The best of EcoWatch, right in your inbox. Sign up for our email newsletter!
Trump Campaign Is Selling Plastic Straws to ‘Make Straws Great Again’
The campaign to re-elect President Donald Trump has found a new way to troll liberals and sea turtles.
"Liberal paper straws don't work. STAND WITH PRESIDENT TRUMP and buy your pack of recyclable straws today," the straws' description reads.
Parscale further promoted the straws in an email Friday titled "Make Straws Great Again," NPR reported.
"I'm so over paper straws, and I'm sure you are too. Much like most liberal ideas, paper straws don't work and they fall apart instantly. That's why we just launched our latest product—Official Trump Straws," Parscale wrote. "Now you can finally be free from liberal paper straws that fall apart within minutes and ruin your drink."
Calls to ban plastic straws increased after a video of a turtle with a straw stuck up its nose went viral. Cities like Seattle have passed restrictions, and companies including Starbucks have vowed to phase them out. California became the first state to ban them in sit-down restaurants last September.
But conservatives aren't the only ones who have expressed frustration with the paper alternatives, which tend to become unusable as the liquid permeates them, NPR pointed out. Journalists across the political spectrum have complained about them on social media. For some people with disabilities, the flexibility and heat resistance of plastic straws are more than just a convenience: They enable people with mobility issues to hydrate on their own and drink independently when dining out.
When asked about straw bans on Friday, Trump gave an answer that was "oddly reasonable," according to The Guardian.
"I do think we have bigger problems than plastic straws," Trump answered. "You know, it's interesting about plastic straws: so, you have a little straw, but what about the plates, the wrappers, and everything else that are much bigger and they're made of the same material? So, the straws are interesting. Everybody focuses on the straws. There's a lot of other things to focus on. But it's an–it's an interesting question."
Plastic straws only account for about one percent of the plastic in the oceans, according to Stanford Center for Ocean Solutions co-director Jim Leape. The oft-cited statistic that Americans use 500 million straws a day was downgraded to between 170 - 390 million straws a day, according to market research firms cited in a New York Times article fact-checking the higher claim.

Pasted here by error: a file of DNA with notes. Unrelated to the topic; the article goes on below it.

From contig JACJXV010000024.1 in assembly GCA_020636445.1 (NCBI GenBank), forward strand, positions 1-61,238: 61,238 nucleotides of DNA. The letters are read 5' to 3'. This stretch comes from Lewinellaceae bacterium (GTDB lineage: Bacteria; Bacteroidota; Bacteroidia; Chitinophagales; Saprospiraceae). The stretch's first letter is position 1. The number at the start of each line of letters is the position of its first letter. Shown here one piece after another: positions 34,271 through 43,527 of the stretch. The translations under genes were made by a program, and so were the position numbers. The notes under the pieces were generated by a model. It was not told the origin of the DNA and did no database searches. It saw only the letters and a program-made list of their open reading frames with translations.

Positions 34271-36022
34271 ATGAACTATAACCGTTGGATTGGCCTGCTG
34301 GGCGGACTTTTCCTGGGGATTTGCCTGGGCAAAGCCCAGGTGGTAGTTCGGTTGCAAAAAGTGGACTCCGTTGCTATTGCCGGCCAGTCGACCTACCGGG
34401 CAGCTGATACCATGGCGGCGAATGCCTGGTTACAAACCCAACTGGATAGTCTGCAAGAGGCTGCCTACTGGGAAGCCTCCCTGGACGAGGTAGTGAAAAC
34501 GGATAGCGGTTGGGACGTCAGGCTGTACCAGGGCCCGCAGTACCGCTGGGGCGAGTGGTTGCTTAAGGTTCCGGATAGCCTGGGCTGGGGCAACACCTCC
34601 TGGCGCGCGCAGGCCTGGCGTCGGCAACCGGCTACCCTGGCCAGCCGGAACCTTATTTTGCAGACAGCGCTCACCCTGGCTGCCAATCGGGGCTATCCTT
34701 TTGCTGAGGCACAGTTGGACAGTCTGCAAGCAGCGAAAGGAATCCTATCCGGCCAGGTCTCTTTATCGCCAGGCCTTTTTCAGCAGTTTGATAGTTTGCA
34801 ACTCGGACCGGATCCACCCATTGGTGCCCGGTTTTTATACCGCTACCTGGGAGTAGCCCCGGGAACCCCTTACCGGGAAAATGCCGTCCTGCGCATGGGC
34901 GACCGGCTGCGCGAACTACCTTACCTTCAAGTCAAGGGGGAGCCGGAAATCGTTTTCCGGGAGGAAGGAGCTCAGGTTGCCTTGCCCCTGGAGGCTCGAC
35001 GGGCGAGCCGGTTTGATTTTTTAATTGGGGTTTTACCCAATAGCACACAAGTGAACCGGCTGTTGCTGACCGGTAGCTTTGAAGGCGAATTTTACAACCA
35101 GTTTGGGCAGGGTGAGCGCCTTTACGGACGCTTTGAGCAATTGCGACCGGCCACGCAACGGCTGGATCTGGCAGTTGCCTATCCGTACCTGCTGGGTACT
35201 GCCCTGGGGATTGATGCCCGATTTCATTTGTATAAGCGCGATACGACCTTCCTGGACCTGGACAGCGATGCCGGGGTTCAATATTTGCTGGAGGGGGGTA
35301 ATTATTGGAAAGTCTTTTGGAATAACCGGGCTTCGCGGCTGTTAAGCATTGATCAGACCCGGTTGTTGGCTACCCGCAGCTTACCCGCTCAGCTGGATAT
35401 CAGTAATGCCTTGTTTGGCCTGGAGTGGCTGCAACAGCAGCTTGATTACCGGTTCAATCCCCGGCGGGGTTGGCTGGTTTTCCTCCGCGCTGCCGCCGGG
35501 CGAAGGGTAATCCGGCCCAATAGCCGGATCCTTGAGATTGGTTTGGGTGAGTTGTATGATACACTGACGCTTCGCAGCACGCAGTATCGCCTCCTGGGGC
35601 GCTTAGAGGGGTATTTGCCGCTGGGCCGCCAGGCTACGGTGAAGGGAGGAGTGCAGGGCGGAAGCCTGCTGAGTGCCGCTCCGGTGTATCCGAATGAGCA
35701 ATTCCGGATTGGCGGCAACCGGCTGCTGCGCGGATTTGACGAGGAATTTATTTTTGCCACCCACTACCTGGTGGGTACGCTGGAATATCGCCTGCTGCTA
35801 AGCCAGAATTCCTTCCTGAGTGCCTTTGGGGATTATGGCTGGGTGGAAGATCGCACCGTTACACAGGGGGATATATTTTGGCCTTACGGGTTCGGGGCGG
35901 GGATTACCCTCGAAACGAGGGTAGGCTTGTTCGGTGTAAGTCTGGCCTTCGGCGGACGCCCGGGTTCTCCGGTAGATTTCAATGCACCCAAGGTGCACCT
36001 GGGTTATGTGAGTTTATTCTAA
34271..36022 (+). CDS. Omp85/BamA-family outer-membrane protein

But Trump's uncharacteristically nuanced response seems to run against the tone his campaign manager was trying to set, The Guardian wrote, noting that Parscale was exploiting the straws' emerging position as a cultural-war battleground. Last summer, conservatives began taking defiant selfies of themselves drinking from plastic straws.
Some have joked that the Trump campaign's latest attempt to "own the libs" has become something of a self-own. That's because the straws sold by the Trump campaign, which are recyclable, BPA-free, U.S. made and laser engraved, also cost $1.50 per straw. The Washington Post noted that they are much more expensive than other plastic straw options on the market. Even extra-thick, reusable straws sell on Amazon for around $8 per pack of 12 to 30.
"Paying $1.50 a straw to own the libs," ProPublica journalist Jessica Huseman tweeted, as USA Today reported.
Despite the cost, the straws proved popular with Trump supporters. Republican National Committee spokesperson Elizabeth Harrington tweeted Friday that they had sold out.
EcoWatch Daily Newsletter
In a new report about how the world's coral reefs face "the combined threats of climate change, pollution, and overfishing" — endangering the future of marine biodiversity — a London-based nonprofit calls for greater global efforts to end the climate crisis and ensure the survival of these vital underwater ecosystems.
The world is using up more and more resources and global recycling is falling. That's the grim takeaway from a new report by the Circle Economy think tank, which found that the world used up more than 110 billion tons, or 100.6 billion metric tons, of natural resources, as Agence France-Presse (AFP) reported.
By George Citroner
- Recent research finds that official government figures may be underestimating drug deaths by half.
- Researchers estimate that 142,000 people died due to drug use in 2016.
- Drug use decreases life expectancy after age 15 by 1.4 years for men and by just under 1 year for women, on average.
Government records may be severely underreporting how many Americans die from drug use, according to a new study by researchers from the University of Pennsylvania and Georgetown University.